Kerry man found to have thousands of child pornography images jailed for two years

By Fiona Ferguson

A Kerry man who was caught in possession of thousands of child pornography images as a result of a EUROPOL investigation has been jailed for two years.

John O'Donoghue (38) also distributed illegal images and movies via email and a file sharing network. He admitted to gardai that he was addicted to looking at child pornography.

O'Donoghue, formerly of Galtymore Park, Drimnagh and currently with an address in Killarney, Co Kerry, pleaded guilty at Dublin Circuit Criminal Court to distribution of child pornography on dates between November and December 2009 and possession of child pornography in September 2012.

O'Donoghue, a qualified engineer, has no previous convictions.

Judge Martin Nolan noted O'Donoghue had been communicating online with “like-minded individuals” and the images he shared were not for “general distribution” but shared with individuals using the same websites as him.

“This is not a victimless crime because somewhere in the world there are actual children being abused,” said Judge Nolan.

He noted O'Donoghue was an educated man with a strong work history. He also took into account that O'Donoghue's family had suffered a type of “social ostracisation” as a result of his offending.

He said that he had no doubt O'Donoghue felt shame and remorse.

Judge Nolan said he had to take into account the “tardiness” of the prosecution which had caused a level of stress for O'Donoghue in having the case hanging over him for a number of years.

Judge Nolan imposed a four year sentence and suspended the final two years. He ordered the destruction of the material.

Garda Ian Ward told Monika Leech BL, prosecuting, that as a result of information passed on from an Europol investigation gardai obtained a search warrant in 2012 for a previous Dublin address of O'Donoghue where they seized a laptop and USB key.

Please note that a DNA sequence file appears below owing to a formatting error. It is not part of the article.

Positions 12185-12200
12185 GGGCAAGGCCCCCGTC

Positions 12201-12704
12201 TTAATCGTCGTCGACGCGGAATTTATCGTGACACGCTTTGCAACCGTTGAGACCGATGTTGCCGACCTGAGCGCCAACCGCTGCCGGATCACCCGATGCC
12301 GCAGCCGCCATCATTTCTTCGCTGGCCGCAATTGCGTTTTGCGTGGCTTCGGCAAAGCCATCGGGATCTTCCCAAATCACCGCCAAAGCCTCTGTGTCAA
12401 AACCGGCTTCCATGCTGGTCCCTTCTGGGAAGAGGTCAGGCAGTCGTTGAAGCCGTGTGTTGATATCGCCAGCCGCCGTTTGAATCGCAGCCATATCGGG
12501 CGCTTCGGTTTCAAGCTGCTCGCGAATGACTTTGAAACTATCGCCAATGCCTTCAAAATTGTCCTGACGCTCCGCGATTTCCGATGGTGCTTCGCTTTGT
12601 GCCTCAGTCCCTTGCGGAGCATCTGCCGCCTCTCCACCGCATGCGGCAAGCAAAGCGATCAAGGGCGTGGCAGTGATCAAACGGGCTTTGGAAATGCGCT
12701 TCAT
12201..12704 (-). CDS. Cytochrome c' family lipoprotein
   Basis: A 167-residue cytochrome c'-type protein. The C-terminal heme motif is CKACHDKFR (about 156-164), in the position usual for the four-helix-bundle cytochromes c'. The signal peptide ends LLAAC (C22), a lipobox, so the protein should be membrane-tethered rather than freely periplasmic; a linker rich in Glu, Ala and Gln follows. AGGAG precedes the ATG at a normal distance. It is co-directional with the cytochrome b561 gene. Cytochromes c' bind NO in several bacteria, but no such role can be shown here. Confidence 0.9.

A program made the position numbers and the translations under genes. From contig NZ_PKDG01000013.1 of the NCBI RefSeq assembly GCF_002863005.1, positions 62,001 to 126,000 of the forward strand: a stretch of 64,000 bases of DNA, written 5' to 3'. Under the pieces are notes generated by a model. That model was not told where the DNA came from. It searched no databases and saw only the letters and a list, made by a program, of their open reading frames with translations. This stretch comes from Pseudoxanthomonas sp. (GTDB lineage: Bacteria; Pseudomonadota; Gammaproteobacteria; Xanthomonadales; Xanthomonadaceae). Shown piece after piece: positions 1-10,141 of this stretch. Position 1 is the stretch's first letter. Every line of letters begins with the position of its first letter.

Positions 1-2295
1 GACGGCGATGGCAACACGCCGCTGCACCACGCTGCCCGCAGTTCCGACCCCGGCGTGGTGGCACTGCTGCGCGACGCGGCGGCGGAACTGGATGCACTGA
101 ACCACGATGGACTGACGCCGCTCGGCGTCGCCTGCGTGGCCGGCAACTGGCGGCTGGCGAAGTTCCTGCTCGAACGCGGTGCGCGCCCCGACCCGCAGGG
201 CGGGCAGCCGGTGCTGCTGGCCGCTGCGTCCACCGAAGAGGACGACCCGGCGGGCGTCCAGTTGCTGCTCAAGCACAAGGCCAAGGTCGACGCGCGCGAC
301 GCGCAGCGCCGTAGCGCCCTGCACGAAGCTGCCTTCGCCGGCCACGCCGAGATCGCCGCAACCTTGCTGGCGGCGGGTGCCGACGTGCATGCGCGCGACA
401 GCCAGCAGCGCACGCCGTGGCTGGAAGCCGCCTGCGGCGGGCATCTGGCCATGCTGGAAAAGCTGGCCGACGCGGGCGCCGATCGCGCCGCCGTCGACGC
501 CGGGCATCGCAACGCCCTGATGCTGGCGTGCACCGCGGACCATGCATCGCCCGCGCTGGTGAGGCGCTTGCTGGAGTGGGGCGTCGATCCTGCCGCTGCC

O'Donoghue initially attended voluntarily for interview in 2012 and admitted being a user of a website that was a meeting place for people with a sexual interest in boys. Gardai asked if he was addicted to viewing child porn and he said he was.

He was interviewed again in 2017 following analysis of the material and readily accepted his participation in the offences and his level of involvement.

The gardai agreed with Karl Moran BL, defending, that there had not been “wide scale” swapping of the images online and that O'Donoghue had not benefited financially. There was no suggestion O'Donoghue was involved in making any of the material.

Mr Moran said O'Donoghue was a qualified engineer, previously employed in the Motor Tax Office, who had been living until recently in Dublin but had since moved home to Kerry. He said this has been difficult for his family who have lost friends

He said O'Donoghue had had this case hanging over him for five years and had used alcohol to deal with the stress. He said he rarely left his home due to the reaction he gets.

Mr Moran asked the court to take into account his client's co-operation, early guilty plea, previous good record and admissions.

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